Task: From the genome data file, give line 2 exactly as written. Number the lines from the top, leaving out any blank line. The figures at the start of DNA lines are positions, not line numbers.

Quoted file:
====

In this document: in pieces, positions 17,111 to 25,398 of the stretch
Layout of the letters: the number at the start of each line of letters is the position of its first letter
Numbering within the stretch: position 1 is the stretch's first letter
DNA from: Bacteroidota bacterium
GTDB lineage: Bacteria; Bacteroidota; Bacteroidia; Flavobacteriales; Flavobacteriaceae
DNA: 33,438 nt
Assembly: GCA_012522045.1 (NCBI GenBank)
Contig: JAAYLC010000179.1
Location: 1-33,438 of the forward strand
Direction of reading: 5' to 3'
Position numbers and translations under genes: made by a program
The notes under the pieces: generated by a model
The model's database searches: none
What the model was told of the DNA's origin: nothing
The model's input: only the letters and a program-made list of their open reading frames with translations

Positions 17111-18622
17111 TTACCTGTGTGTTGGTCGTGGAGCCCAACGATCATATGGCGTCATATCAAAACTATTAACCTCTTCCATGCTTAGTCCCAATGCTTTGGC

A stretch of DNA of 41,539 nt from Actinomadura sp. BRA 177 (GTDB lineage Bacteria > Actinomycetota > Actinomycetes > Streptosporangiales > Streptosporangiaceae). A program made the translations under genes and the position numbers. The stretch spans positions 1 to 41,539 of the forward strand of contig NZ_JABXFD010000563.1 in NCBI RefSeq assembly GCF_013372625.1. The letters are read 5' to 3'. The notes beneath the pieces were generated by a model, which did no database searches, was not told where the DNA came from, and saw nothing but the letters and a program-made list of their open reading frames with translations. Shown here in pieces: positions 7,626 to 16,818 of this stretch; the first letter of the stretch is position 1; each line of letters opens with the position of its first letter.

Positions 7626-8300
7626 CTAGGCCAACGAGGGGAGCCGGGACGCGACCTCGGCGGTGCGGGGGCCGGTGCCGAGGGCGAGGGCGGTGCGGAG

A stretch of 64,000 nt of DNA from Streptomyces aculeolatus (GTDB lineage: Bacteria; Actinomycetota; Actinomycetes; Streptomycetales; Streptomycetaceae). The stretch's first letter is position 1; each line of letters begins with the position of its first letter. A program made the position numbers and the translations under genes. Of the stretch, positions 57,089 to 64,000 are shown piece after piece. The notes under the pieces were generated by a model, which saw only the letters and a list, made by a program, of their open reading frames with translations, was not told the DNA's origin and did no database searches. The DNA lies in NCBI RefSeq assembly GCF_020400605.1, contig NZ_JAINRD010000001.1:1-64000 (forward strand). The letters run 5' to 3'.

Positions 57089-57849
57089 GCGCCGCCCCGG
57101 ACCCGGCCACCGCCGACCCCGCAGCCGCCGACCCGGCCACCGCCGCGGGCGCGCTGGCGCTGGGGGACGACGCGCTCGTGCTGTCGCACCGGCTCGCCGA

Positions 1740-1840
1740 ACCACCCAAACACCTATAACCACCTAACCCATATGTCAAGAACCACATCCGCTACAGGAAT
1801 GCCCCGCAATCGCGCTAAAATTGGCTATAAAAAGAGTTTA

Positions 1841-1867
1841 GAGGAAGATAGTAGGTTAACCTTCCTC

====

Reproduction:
Layout of the letters: the number at the start of each line of letters is the position of its first letter